Bangladesh Table of Contents
Government: Presidential form of government with popularly elected president and appointed prime minister. 1972 Constitution amended numerous times to reflect new political realities. Unicameral Parliament (known as Jatiyo Sangsad, or House of the People) with 300 members. Elections held in March 1988.
Politics: Authoritarian or military regimes have run Bangladesh almost since its inception. Regime in power traditionally controls government and Parliament through single national political party: under Sheikh Mujibur Rahman (1972-75), the Awami League (People's League); under Ziaur Rahman (1977-81), the Bangladesh Nationalist Party; and under Hussain Muhammad Ershad (since 1982), the Jatiyo Party (National Party). Numerous opposition parties joined periodically in fractious alliances against party in power. In 1988 most important were Awami League, centrist Bangladesh Nationalist Party, leftist Jatiyo Samajtantrik Dal (National Socialist Party), and conservative, pro-Islamic Jamaat e Islami (Congregation of Islam). Student and workers' wings of these and other parties important players in national politics.
Justice: Supreme Court headed by chief justice. Two Supreme Court divisions: High Court Division with seven regional benches, and Appellate Division in Dhaka. Grass-roots judicial system at village level. British-style criminal codes, amended in Pakistan and Bangladesh eras.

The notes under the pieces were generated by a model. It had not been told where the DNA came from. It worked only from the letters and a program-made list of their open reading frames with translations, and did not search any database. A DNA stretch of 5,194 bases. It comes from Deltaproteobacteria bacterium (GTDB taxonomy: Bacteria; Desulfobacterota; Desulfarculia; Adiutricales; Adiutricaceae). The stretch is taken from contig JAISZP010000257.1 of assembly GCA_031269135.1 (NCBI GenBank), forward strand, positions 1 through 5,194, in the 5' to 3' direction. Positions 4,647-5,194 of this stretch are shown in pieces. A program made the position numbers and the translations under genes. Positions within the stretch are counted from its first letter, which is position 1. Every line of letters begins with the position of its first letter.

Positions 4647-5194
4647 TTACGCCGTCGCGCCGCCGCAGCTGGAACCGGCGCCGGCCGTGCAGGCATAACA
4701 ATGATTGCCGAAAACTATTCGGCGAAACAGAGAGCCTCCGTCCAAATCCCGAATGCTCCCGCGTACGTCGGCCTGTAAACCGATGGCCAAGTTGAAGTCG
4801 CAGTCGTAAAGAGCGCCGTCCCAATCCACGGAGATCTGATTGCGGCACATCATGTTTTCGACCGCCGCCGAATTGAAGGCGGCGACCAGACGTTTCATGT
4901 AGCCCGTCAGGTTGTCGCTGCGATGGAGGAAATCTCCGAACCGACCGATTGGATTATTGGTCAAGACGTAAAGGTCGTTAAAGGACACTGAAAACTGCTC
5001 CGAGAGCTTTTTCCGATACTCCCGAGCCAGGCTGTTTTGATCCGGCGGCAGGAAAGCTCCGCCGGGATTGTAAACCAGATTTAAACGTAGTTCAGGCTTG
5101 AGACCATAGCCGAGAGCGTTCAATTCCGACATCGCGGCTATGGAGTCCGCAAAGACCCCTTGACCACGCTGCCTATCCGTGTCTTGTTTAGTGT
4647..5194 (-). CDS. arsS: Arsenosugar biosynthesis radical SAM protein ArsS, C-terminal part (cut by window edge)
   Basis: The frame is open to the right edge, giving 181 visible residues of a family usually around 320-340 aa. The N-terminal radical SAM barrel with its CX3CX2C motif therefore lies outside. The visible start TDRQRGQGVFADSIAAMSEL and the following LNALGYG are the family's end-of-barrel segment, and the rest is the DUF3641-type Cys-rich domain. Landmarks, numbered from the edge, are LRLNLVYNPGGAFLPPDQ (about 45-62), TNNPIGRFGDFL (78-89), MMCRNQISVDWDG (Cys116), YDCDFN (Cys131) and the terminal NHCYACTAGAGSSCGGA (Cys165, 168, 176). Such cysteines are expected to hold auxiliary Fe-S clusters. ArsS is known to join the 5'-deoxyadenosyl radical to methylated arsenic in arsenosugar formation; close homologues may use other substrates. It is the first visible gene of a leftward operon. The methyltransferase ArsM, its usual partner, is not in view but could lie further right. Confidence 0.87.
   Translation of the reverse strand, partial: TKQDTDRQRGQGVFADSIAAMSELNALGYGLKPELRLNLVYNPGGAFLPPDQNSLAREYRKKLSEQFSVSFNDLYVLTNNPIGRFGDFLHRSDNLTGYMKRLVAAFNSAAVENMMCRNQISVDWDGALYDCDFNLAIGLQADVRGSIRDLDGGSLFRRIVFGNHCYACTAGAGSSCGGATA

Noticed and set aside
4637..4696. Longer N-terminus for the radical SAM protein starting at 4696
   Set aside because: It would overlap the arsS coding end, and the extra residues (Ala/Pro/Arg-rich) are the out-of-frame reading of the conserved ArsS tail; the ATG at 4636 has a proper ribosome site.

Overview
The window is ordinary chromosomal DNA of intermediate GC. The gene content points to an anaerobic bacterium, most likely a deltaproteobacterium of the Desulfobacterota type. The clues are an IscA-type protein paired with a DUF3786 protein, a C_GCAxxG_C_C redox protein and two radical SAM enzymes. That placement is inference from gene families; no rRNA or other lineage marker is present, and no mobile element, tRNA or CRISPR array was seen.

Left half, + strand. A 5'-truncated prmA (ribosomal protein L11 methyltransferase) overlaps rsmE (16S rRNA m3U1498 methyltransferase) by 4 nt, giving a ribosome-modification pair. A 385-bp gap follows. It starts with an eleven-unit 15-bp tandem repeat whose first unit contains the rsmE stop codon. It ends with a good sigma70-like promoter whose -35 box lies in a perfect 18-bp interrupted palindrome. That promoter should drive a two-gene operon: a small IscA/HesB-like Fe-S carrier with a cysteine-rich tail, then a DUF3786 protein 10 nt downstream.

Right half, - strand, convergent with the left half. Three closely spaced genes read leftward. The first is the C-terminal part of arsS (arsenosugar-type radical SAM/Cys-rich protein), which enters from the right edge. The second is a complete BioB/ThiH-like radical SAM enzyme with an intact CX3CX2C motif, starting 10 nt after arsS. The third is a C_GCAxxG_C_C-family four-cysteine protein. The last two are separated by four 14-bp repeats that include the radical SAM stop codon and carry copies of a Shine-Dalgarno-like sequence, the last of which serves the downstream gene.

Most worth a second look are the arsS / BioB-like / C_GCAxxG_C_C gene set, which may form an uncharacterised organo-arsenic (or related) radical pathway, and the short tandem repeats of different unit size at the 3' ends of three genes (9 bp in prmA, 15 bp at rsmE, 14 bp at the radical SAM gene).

Administrative Divisions: Divided into four administration divisions headed by commissioners. Divisions divided into twenty-one regions, further subdivided into sixty-four districts (zilas). Urban subdivisions in 1988 included four municipal corporations (Dhaka, Chittagong, Rajshahi, and Khulna--which corresponded to the four divisions in name), eightyseven municipalities (pourashavas), and thirty townships (thanas). Rural subdivisions included 460 subdistricts (upazilas) and 4,401 unions. Popularly elected representative councils (parishads) at various administrative levels except divisions and regions.
Foreign Affairs: Heavily dependent on massive infusions of foreign development aid, Bangladesh maintains neutral policy. Maintains friendly relations with United States, Soviet Union, and China; close relations with Muslim nations; and proper but watchful relations with neighboring India. Member of Afro-Asian People's Solidarity Organization, Asian Development Bank, Colombo Plan, Commonwealth of Nations, Customs Cooperation Council, Group of 77, International Bank for Reconstruction and Development, International Olympic Committee, International Rice Council, International Telecommunications Satellite Organization, INTERPOL, Islamic Development Bank, Nonaligned Movement, Organization of the Islamic Conference, South Asian Association for Regional Cooperation, United Nations and all its affiliated agencies, World Federation of Trade Unions, and World Tourism Organization.
Data as of September 1988